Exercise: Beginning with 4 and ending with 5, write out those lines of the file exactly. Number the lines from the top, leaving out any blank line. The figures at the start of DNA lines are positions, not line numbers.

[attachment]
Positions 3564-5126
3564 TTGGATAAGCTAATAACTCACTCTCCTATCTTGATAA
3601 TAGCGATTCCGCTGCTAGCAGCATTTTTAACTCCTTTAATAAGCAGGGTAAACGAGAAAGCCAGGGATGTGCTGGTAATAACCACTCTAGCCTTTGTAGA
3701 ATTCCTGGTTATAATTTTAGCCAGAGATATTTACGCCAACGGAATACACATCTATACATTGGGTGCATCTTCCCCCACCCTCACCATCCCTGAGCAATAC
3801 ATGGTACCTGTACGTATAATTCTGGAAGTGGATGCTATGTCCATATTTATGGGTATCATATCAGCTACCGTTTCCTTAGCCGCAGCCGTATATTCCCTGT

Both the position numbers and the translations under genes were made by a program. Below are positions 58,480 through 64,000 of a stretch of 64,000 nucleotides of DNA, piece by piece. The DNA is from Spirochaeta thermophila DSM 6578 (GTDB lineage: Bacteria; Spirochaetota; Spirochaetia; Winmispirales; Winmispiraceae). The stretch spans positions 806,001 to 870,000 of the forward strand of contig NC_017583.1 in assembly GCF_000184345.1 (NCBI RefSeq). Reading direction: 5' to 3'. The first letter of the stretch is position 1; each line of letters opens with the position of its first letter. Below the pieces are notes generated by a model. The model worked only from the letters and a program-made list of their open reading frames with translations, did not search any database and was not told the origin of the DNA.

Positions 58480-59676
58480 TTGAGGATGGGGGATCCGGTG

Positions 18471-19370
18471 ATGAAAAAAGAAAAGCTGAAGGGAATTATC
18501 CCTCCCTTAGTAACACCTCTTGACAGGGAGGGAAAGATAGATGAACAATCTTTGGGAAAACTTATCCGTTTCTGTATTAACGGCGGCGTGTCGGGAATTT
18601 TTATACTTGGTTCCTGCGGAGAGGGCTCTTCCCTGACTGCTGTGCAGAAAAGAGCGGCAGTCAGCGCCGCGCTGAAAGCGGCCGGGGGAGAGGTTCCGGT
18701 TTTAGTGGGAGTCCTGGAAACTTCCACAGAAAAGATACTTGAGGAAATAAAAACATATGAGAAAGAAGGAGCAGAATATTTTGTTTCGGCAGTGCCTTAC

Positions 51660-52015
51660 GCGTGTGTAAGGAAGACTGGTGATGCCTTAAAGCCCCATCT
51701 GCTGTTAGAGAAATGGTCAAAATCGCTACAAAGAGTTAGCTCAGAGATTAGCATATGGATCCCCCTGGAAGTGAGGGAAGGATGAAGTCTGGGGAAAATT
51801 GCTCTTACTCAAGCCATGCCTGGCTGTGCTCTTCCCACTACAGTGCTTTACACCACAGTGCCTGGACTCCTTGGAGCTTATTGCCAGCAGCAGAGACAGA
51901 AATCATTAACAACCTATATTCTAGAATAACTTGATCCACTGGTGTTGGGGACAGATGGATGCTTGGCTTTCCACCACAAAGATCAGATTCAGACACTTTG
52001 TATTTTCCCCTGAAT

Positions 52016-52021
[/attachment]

3701 ATTCCTGGTTATAATTTTAGCCAGAGATATTTACGCCAACGGAATACACATCTATACATTGGGTGCATCTTCCCCCACCCTCACCATCCCTGAGCAATAC
3801 ATGGTACCTGTACGTATAATTCTGGAAGTGGATGCTATGTCCATATTTATGGGTATCATATCAGCTACCGTTTCCTTAGCCGCAGCCGTATATTCCCTGT